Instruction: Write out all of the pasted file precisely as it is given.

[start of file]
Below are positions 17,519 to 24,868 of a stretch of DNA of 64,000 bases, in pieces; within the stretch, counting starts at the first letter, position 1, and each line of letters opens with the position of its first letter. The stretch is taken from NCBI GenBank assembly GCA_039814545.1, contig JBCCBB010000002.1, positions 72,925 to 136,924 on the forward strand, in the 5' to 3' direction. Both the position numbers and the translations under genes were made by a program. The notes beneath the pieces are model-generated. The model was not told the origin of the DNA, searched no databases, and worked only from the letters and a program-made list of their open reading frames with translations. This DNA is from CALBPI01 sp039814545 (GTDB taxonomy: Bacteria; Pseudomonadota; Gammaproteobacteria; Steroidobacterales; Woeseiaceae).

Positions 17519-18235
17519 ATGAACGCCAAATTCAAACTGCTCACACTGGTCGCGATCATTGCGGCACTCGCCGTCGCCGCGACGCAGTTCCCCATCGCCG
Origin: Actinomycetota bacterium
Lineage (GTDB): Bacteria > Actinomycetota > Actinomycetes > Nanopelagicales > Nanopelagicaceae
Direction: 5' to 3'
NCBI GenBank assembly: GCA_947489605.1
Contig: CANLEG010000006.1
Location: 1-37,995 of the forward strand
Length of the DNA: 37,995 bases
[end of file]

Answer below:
Below are positions 17,519 to 24,868 of a stretch of DNA of 64,000 bases, in pieces; within the stretch, counting starts at the first letter, position 1, and each line of letters opens with the position of its first letter. The stretch is taken from NCBI GenBank assembly GCA_039814545.1, contig JBCCBB010000002.1, positions 72,925 to 136,924 on the forward strand, in the 5' to 3' direction. Both the position numbers and the translations under genes were made by a program. The notes beneath the pieces are model-generated. The model was not told the origin of the DNA, searched no databases, and worked only from the letters and a program-made list of their open reading frames with translations. This DNA is from CALBPI01 sp039814545 (GTDB taxonomy: Bacteria; Pseudomonadota; Gammaproteobacteria; Steroidobacterales; Woeseiaceae).

Positions 17519-18235
17519 ATGAACGCCAAATTCAAACTGCTCACACTGGTCGCGATCATTGCGGCACTCGCCGTCGCCGCGACGCAGTTCCCCATCGCCG
Origin: Actinomycetota bacterium
Lineage (GTDB): Bacteria > Actinomycetota > Actinomycetes > Nanopelagicales > Nanopelagicaceae
Direction: 5' to 3'
NCBI GenBank assembly: GCA_947489605.1
Contig: CANLEG010000006.1
Location: 1-37,995 of the forward strand
Length of the DNA: 37,995 bases